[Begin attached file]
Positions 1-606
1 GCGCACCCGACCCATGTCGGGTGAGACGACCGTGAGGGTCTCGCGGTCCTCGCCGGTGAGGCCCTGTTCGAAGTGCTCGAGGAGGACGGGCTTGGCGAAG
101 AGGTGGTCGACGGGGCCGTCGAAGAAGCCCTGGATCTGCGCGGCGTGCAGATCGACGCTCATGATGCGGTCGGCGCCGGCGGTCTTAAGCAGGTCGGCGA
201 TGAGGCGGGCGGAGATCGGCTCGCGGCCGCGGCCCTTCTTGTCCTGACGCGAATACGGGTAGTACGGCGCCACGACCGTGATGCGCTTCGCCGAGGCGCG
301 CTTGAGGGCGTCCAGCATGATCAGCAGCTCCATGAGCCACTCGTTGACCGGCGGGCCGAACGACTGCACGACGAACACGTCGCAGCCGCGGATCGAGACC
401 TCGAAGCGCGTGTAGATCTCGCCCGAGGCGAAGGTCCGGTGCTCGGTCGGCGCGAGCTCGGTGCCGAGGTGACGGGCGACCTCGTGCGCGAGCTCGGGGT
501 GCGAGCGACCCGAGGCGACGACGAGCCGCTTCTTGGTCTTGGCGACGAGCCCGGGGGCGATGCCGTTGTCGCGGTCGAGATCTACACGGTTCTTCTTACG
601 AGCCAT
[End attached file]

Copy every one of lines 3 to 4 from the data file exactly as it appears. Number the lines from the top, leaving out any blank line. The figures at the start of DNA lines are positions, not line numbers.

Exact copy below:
101 AGGTGGTCGACGGGGCCGTCGAAGAAGCCCTGGATCTGCGCGGCGTGCAGATCGACGCTCATGATGCGGTCGGCGCCGGCGGTCTTAAGCAGGTCGGCGA
201 TGAGGCGGGCGGAGATCGGCTCGCGGCCGCGGCCCTTCTTGTCCTGACGCGAATACGGGTAGTACGGCGCCACGACCGTGATGCGCTTCGCCGAGGCGCG